The council of Malopolska, a southern region in Poland that is home to over 3.4 million citizens, has voted to remain an LGBTQ+ free zone despite threats from the EU to cut billions worth of funding. After initially pledging to oppose ‘all acts of tolerance’ towards the LGBTQ+ community in 2019, councillors voted last Thursday to keep these regulations in place according to the Independent.
After the vote, the European Commission sent a letter to the council, requesting that the region’s anti-LGBTQ+ policies be revoked by September to secure €2.5bn in EU funding. Malopolska’s neighbouring region, Podkarpackie, has already lost €1.7m in European Heritage funding for declaring itself an LGBTQ+ free zone. Six towns have also been denied EU funding for town twinning, as their anti-LGBTQ+ policies breach the EU value of equality for all.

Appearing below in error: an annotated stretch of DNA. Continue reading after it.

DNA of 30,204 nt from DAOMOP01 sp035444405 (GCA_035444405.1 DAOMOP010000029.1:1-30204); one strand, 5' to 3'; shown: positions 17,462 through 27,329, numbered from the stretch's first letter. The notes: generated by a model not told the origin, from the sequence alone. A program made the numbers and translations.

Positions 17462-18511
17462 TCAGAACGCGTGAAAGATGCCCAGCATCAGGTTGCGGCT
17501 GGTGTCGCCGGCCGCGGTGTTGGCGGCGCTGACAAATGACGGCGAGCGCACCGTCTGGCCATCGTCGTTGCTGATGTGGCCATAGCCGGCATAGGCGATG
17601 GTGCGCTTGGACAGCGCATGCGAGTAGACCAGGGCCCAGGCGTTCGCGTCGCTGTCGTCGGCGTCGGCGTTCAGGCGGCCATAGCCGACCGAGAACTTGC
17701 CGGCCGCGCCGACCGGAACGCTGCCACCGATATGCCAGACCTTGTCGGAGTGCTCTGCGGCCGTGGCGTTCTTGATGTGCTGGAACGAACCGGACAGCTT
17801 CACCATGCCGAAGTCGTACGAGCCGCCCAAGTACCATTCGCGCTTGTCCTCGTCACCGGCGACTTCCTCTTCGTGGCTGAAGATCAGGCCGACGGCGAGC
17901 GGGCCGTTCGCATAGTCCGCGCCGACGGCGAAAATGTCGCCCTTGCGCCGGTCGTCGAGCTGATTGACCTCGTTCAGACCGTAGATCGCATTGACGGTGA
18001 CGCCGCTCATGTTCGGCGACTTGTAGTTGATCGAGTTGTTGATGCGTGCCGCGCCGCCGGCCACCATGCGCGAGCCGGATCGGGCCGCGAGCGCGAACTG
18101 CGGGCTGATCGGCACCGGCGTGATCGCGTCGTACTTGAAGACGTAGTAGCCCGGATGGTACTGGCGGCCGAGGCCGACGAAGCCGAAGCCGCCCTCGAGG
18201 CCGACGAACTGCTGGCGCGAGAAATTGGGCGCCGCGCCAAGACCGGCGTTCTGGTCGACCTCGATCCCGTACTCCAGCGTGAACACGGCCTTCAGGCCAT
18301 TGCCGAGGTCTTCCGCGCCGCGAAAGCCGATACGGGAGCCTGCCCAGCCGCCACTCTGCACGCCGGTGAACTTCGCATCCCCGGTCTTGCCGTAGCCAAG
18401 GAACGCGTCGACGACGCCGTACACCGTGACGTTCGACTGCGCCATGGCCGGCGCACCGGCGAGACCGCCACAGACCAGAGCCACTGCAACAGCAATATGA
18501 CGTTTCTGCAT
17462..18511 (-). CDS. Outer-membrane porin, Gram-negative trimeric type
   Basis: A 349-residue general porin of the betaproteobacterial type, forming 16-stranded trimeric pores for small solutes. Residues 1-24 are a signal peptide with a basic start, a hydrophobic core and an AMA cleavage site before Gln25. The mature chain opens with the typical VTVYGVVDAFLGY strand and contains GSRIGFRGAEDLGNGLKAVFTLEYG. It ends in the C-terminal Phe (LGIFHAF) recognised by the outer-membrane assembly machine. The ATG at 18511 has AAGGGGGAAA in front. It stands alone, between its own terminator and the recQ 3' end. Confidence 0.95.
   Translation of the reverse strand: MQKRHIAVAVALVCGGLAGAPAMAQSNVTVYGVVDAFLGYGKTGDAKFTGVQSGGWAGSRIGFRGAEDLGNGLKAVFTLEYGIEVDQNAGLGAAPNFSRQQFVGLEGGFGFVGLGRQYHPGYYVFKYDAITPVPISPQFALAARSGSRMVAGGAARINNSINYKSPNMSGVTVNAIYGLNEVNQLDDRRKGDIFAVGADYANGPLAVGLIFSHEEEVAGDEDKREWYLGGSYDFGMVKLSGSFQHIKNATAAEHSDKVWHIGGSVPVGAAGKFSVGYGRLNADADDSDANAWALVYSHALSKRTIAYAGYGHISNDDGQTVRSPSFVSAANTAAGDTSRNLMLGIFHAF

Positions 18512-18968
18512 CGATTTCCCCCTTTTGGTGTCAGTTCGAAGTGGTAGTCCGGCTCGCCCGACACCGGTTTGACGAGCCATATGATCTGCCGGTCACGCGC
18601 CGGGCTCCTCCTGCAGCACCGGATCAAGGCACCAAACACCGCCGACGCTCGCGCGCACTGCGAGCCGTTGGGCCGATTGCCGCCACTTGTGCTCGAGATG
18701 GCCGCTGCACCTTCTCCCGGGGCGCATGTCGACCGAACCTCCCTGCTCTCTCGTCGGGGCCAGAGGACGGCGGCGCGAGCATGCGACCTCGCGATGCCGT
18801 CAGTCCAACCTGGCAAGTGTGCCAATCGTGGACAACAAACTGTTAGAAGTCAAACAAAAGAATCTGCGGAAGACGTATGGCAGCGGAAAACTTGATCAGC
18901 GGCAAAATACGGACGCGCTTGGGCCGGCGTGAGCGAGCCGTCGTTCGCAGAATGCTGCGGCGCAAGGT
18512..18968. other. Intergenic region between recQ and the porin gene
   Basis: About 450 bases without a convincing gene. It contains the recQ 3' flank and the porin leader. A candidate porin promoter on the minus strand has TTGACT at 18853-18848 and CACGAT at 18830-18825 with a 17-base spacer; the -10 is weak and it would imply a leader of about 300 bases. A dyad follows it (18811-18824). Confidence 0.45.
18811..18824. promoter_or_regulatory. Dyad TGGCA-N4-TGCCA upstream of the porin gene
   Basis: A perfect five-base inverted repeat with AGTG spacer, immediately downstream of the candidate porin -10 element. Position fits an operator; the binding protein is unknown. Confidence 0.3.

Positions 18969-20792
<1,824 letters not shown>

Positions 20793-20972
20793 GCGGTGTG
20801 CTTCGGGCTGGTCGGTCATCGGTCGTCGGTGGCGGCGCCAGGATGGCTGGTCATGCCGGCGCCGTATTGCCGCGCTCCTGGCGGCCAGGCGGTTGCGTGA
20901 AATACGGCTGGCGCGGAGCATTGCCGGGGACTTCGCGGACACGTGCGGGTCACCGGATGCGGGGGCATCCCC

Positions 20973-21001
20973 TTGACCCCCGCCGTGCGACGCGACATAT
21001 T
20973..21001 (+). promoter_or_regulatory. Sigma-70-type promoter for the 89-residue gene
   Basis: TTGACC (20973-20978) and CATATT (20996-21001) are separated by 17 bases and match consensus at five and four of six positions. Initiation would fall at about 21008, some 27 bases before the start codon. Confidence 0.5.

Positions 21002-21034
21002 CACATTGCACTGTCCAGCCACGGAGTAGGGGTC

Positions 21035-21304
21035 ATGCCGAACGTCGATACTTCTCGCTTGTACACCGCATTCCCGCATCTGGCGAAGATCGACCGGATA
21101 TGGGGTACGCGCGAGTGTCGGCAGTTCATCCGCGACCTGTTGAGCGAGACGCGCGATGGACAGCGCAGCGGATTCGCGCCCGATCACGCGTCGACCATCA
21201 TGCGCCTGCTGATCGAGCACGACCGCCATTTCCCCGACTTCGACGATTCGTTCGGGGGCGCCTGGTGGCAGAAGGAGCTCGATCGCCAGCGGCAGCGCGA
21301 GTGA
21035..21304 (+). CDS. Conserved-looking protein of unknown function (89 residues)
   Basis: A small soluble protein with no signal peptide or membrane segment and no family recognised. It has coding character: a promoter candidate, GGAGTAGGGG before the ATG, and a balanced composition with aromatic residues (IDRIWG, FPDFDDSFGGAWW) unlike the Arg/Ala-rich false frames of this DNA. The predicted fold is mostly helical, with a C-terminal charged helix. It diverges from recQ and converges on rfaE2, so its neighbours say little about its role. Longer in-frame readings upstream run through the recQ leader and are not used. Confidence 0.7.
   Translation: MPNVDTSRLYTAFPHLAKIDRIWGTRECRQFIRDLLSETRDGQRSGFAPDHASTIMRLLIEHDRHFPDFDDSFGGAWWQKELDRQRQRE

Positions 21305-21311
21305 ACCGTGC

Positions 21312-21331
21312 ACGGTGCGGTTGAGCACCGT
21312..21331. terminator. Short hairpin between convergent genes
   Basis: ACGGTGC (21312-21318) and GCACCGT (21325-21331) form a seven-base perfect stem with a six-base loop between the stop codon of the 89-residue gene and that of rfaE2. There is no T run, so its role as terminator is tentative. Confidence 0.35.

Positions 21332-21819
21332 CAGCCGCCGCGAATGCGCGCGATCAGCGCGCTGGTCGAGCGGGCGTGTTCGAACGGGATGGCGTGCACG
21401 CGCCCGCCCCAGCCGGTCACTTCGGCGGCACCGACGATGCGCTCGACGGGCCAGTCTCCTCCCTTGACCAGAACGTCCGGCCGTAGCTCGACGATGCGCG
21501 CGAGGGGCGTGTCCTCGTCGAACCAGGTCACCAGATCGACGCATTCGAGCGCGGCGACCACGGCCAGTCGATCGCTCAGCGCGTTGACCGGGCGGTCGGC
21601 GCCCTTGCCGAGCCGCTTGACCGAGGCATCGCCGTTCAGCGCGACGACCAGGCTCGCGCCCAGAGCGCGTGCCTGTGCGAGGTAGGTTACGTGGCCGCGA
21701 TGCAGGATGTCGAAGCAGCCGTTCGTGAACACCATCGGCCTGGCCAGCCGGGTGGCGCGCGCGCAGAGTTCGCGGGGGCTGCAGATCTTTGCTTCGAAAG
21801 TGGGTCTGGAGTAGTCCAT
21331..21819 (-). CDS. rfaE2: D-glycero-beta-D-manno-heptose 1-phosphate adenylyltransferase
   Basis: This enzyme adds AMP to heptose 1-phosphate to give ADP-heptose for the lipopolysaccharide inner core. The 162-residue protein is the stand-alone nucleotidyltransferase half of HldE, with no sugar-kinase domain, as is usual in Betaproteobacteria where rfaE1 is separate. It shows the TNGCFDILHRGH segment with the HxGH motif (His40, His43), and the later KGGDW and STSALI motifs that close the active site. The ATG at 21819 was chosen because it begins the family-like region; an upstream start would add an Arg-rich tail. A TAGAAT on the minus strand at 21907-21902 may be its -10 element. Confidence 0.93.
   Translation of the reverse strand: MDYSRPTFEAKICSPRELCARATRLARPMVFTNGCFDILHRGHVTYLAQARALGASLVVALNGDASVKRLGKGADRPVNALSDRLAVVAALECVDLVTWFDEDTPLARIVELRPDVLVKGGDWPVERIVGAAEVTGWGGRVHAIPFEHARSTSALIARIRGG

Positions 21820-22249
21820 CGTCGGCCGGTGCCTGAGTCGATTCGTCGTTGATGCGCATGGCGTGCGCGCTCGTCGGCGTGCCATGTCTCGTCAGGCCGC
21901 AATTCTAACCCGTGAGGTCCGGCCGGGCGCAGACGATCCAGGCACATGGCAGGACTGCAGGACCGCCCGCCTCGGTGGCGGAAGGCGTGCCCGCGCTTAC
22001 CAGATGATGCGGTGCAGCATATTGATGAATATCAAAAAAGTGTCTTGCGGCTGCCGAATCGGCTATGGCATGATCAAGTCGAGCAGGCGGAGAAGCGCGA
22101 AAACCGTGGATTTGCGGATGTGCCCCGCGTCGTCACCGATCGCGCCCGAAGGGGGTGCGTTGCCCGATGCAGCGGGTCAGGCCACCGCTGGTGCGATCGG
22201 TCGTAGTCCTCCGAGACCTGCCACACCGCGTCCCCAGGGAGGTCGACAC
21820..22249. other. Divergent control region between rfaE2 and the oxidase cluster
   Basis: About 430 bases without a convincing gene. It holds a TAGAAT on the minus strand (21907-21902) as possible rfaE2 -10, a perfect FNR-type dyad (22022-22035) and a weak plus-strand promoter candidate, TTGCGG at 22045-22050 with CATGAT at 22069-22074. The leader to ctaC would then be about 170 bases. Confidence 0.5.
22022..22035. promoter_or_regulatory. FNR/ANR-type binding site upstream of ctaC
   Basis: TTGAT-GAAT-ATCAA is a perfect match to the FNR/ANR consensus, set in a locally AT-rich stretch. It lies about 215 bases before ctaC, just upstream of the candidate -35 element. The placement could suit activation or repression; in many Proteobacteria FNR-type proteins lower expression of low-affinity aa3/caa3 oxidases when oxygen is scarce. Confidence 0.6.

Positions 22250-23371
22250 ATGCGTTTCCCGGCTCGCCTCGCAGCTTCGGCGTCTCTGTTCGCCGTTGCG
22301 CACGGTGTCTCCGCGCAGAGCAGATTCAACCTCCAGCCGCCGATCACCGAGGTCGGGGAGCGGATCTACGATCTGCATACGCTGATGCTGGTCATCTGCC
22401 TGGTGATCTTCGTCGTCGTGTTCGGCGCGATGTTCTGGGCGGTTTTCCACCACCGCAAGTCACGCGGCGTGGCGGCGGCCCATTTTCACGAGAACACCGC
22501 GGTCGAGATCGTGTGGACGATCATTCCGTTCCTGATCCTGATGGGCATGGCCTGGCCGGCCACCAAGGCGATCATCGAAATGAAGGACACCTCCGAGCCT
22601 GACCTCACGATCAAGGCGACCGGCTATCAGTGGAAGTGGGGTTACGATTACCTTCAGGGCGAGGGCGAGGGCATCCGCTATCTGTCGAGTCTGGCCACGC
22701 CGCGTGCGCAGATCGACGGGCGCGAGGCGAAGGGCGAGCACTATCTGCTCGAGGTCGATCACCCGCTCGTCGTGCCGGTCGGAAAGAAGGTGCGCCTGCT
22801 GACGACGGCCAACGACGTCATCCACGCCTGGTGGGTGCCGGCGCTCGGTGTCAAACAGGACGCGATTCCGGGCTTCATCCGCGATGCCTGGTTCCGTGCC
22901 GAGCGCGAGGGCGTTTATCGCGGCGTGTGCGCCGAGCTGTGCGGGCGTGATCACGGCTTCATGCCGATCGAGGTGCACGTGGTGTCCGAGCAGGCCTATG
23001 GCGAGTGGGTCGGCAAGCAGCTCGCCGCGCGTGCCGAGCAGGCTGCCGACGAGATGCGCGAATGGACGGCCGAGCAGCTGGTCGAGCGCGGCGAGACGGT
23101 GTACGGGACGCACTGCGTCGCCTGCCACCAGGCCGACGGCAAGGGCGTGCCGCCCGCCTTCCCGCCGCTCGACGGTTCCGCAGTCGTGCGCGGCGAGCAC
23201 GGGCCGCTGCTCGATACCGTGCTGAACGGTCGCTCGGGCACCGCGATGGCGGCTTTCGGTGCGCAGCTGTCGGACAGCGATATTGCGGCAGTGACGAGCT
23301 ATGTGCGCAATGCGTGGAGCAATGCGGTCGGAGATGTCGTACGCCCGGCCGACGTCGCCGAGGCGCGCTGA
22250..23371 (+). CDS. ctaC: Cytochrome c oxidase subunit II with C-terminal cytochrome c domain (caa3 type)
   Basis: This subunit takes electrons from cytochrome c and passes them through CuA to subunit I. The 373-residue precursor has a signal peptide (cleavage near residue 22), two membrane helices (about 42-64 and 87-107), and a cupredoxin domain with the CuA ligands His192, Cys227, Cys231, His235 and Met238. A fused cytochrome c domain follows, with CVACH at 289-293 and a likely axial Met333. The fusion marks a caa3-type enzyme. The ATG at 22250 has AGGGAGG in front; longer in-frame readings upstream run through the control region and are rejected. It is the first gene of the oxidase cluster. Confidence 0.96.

In response to international concern over the rising number of LGBTQ+ free zones in Poland, the European Union added a new clause to its funding rules earlier this year, meaning the country could face further financial restrictions if it continues to attack the country’s LGBTQ+ community. The new regulations mean EU countries must show respect for the European Charter of Fundamental Rights, so which refuse to adhere to the principles of gender equality and anti-discrimination could see their projects rejected for EU funding.